He caught his cousin’s eye with a wink, then a small commotion to Jack’s left stole everyone’s attention as the side door opened and the maid of honor stepped out. He watched as the groomsmen before him paired off with the bridesmaids and walked down the aisle. Then his eyes landed on the last woman in line. The bridesmaid paired with him.
Aw, hell! Jack coughed into his hand and pasted the smile back on his face. The reason he’d left Charleston seven years ago walked toward him in practiced step to the halting music. The air grew still as if all the guests held their breath with him, watching her approach.
Damn. She’s magnificent.
Time had improved on what nature had designed. All highlighted by the strapless, form-fitting excuse of a dress. Maybe his imagination ran wild, but time had added curves and fullness to the woman, leaving the immaturity and sharp angles of the girl behind. Dark hair bunched on the top of her head and drew his attention to her almond shaped eyes. Her expression—painted-on pleasantness, as if she were pleased to see him. He knew that face and knew better.
She glanced up when she stopped before him. For less than the span of his rapid heartbeat, he saw turbulent guilt beneath her quiet mask. He couldn’t say if that made him feel better or worse.
When she spoke, her voice smoothed over him, as soft as the silk of her dress. “Hello, Jack.”
Because his saliva had evaporated, cementing his throat shut, Jack couldn’t speak. Instead, he extended his elbow for his ex-wife to take. Except for the touch of Danielle’s gloved hand on his coat sleeve, Jack felt nothing but ill. At least he managed to walk down the aisle without stumbling like an idiot.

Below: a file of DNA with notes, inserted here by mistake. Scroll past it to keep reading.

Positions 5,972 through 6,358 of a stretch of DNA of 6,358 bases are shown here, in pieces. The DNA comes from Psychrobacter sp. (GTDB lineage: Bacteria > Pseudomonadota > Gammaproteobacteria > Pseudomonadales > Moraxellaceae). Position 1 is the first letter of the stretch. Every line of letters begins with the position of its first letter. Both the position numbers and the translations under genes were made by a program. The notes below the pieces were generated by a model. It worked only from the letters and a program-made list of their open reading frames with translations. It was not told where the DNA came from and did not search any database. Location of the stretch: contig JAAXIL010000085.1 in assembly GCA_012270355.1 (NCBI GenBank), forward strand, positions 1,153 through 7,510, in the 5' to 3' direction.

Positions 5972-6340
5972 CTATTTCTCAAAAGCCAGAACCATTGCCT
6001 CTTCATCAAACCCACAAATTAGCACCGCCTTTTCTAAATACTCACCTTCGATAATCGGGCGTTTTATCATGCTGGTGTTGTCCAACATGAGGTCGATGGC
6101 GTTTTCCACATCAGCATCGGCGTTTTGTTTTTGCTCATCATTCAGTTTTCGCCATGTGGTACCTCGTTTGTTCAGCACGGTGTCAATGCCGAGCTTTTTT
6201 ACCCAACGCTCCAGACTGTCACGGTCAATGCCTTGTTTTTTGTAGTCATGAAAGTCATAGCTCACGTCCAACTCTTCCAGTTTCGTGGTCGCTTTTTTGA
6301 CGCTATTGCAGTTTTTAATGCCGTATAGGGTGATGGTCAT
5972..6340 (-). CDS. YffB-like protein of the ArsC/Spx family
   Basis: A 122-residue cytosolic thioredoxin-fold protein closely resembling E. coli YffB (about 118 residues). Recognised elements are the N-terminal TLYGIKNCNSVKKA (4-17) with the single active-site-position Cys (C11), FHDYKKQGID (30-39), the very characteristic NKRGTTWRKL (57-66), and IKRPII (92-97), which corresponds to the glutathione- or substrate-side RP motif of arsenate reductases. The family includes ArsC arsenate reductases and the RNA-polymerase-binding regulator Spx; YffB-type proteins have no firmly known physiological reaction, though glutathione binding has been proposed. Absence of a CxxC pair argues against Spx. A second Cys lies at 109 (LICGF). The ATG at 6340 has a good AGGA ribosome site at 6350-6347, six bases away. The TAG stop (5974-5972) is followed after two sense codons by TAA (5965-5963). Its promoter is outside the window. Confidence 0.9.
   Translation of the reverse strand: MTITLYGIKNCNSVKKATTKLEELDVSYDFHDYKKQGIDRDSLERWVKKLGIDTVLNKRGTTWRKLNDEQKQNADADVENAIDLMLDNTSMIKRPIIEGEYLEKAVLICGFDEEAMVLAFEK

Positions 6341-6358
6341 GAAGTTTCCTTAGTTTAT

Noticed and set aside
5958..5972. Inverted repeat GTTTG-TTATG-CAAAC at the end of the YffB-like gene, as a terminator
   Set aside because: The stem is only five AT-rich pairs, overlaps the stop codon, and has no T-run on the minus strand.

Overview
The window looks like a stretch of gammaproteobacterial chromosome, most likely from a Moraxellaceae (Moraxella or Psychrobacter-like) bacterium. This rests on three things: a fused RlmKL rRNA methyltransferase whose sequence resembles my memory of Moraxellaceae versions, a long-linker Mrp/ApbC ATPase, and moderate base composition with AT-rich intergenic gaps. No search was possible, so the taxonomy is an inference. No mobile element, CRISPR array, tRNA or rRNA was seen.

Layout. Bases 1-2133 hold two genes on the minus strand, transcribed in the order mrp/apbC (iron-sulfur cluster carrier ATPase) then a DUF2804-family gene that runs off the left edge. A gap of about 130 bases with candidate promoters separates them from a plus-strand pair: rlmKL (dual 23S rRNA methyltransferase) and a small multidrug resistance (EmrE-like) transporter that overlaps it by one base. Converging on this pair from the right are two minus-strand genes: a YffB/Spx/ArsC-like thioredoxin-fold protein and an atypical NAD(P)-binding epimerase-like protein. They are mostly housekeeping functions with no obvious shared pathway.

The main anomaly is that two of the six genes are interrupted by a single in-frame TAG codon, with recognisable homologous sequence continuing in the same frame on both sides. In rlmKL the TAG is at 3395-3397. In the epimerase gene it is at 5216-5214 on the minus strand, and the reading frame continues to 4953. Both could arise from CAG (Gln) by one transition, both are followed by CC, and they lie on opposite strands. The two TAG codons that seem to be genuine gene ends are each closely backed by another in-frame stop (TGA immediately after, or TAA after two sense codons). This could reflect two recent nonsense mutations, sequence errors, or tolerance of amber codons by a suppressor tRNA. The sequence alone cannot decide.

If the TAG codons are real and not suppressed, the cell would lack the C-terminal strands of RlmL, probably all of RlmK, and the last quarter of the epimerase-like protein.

A few steps from the altar, he regained his control. Without so much as a sideways glance, he deposited her by the other bridesmaids then took his place beside the groomsmen. A high-pitched squeal at the far end of the aisle had all heads turning.
“Leggo me!” The ring bearer tried to shrug the flower girl’s hand off the shoulder of his tiny tux, but she held on with all her might.
Jack grinned. Kids made weddings.
As the groom focused on his bride, his eyes filled with love and pride, then he coughed and swallowed what looked like a bunch of rocks. Jack knew the feeling. He’d once looked at Danielle that way. Had once felt that way. But not now. Not ever again.
As his cousin accepted the hand of his future wife, Jack stole a peek at Danielle. Her exotic beauty still took his breath away, but as he tried to find remnants of the powerful love that had once filled him, he realized he was empty.
Utterly and completely.
# # #
After the ceremony, Peter Holt's killer, nicknamed Griffon, listened to the phone report, and growled his reply. “She’s staying here tonight. Search her office. Search her home. The envelope’s there somewhere." He rattled off the number of his new disposable cell phone. "Call me when you have it.”